I thought it’d be useful to do a little post on the sheer scale of global corporations, so below I simply list the top 10 by revenue and then in italics next to them I’ve put the countries who rank immediately below them by nominal GDP* at 2016 figures.
The Fortune 500 magazine publishes the list of the top 500 global corporations by revenue annually.
The Fortune Global 500 top 10 list by annual revenue (published 2017) are:
- WalMart Stores (US) – $485.8bn (Poland – $467 bn, GDP rank 35 )
- State Grid (China) – $315.1bn (Denmark – $306 bn, GDP rank 24 )
- Sinopec (China) – $267.5bn
- China Natural Petroleum (China) – $262.6bn (Chile – $247 bn, GDP rank 44)
- Toyota Motor (Japan) – $254.7bn (Finland – $246 billion, GDP rank 45)
- Volkswagen (Germany) – $240.2bn
- Royal Dutch Shell (Netherlands) – $240bn
- Berkshire Hathaway (US) – $223.6bn
- Apple (US) – $215.6bn
- Exxon Mobil (US) – $205bn (Portugal, $204 billion, GDP rank 47)
- (The 10 poorest countries in Africa – approx combined GDP = $190bn)
The top 10 companies in the list above consists almost entirely of Chinese and American firms – just three are from different countries: Germany, Japan and The Netherlands. The largest British firm on the list by revenue – BP – comes in at number 12.
More than a fifth of those on the latest list – 109 companies – call China home, up from only 29 companies a decade ago.”
Banking was the industry with the most number of companies on the list, at 55, followed by automakers/parts suppliers with 34, and petroleum refiners with 28.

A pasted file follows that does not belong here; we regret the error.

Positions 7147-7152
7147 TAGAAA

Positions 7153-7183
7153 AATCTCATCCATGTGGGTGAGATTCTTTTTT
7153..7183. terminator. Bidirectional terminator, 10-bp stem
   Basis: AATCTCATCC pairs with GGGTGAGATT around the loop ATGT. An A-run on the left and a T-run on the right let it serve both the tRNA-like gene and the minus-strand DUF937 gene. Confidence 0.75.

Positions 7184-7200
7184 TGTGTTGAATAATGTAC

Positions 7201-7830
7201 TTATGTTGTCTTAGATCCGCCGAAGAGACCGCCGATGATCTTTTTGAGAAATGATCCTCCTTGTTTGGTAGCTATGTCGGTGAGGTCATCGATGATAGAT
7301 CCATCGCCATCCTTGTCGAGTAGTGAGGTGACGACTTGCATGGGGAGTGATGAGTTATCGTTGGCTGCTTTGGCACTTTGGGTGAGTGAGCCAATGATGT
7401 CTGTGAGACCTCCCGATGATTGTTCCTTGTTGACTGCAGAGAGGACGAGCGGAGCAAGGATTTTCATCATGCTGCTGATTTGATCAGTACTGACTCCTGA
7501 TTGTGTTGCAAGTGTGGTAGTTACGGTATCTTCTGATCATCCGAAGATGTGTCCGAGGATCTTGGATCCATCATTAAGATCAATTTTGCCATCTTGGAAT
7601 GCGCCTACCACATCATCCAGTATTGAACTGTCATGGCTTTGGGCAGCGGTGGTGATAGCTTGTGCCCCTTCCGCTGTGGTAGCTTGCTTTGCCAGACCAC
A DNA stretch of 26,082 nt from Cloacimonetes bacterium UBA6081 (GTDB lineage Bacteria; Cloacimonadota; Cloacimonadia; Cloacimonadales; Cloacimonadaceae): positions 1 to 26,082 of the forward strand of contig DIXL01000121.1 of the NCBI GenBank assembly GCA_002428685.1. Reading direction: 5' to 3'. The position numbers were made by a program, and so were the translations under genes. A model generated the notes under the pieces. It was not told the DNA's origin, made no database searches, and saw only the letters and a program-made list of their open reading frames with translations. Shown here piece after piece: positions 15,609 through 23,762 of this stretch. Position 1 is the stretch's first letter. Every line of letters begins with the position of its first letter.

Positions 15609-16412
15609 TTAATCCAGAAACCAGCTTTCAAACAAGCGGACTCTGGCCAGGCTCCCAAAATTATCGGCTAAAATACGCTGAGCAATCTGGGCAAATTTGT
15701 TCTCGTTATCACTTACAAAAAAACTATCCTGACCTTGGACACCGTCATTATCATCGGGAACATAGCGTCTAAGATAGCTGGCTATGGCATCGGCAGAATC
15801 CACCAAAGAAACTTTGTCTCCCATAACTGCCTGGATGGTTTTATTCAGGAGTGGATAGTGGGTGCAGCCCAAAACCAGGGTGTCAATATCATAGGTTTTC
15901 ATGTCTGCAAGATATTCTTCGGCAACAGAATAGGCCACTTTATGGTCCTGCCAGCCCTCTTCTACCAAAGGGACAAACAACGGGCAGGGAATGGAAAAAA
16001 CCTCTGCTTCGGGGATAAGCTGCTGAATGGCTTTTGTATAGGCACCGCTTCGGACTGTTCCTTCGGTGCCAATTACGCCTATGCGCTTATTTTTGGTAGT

In terms of countries, all of the very large population countries are way more economically powerful than any of the TNCs, and nearly every relatively large population Western European countries are richer than those TNCs.
However, there are plenty of European powers which are mixing it in with these corporations and only TWO African countries which mix it with the top ten TNCs – Nigeria and South Africa.
*I know there are problems comparing GDP and Revenue! I covered that in a previous post…
Just for contrast… the Top 10 Largest UK companies by revenue are:
- BP – $186,606m
- Legal and General Group – $105,235m
- Prudential – $96,965m
- HSBC Holdings – $75,329m
- Aviva – $74,628m
- Tesco – $74,393m
- Lloyds Banking Group – $65,208m
- Vodafone Group – $58,611m
- Unilever – $58,292m
- SSE – $37,813m
It’s probably worth noting that 5 out of 10 on the above list are finance related companies (banking or insurance), while the rest really just provide ‘basic’ products – energy, communications and retail products. So the top end of the UK economy consists of a wierd combination of companies producing ‘the basics’ and ‘the evil dark arts of finance’. Thus you might say that our economy is 50% tangible or real.
Are Corporations more Powerful than Nation States?
This is all very well and good, but what does all this tell us about the power of TNCs compared to countries? Are TNCs actually more powerful, or is using revenue and GDP misleading? While they do both provide a measure of money flowing into a Corporation or a country on a yearly basis, they don’t take into account the nation state’s power of taxation and its (supposed) monopoly on certain forms violence…
Of course if we take the countries which rank above the top 10 companies – the USA, China and so on, it seems sensible to suggest that these two entities work hand in hand (Rex Tillerson being just the most obvious example), but when it comes to African nations, who barely register among the big boys, do they have any chance of standing up to such huge TNC entities?
Or is all of this moot with the rise of alternative economies, given that all of the above is measured in dollars?!?